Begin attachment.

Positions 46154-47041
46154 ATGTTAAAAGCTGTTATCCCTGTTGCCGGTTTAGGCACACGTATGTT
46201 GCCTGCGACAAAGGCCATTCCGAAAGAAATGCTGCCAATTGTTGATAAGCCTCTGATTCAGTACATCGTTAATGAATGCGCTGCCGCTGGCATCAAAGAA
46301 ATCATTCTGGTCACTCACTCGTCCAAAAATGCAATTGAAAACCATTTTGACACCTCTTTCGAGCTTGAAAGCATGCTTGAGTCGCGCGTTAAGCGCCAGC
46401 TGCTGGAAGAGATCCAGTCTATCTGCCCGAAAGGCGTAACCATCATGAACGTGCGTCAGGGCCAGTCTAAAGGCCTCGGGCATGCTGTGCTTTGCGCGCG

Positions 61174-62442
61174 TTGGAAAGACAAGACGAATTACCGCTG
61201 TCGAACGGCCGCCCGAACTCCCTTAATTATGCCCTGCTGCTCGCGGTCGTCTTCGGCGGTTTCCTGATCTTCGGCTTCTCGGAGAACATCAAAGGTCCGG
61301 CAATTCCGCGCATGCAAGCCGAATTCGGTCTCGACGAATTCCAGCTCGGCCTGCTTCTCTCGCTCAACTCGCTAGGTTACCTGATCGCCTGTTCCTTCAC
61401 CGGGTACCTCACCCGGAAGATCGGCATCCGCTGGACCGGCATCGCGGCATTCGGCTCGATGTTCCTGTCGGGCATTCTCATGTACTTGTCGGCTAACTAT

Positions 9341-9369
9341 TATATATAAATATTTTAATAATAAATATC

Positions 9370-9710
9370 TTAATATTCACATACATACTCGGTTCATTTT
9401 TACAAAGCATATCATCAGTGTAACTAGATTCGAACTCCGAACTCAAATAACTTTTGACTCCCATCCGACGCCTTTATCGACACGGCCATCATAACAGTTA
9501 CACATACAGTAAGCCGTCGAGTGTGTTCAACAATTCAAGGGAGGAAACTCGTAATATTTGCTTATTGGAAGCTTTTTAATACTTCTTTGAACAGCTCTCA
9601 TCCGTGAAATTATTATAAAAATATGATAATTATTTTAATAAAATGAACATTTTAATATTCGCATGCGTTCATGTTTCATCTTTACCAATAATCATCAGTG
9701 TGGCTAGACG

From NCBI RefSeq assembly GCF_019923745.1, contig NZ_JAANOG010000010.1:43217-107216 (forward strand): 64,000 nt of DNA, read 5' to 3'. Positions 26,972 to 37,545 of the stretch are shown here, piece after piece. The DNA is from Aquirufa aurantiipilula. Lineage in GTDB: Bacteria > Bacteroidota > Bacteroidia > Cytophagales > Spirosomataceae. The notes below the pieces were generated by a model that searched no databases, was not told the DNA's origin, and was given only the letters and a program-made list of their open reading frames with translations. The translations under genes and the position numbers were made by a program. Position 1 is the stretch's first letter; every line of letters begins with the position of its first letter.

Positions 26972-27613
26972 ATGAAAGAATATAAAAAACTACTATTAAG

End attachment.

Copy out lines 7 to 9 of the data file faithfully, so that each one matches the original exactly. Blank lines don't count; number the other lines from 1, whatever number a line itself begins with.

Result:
61174 TTGGAAAGACAAGACGAATTACCGCTG
61201 TCGAACGGCCGCCCGAACTCCCTTAATTATGCCCTGCTGCTCGCGGTCGTCTTCGGCGGTTTCCTGATCTTCGGCTTCTCGGAGAACATCAAAGGTCCGG
61301 CAATTCCGCGCATGCAAGCCGAATTCGGTCTCGACGAATTCCAGCTCGGCCTGCTTCTCTCGCTCAACTCGCTAGGTTACCTGATCGCCTGTTCCTTCAC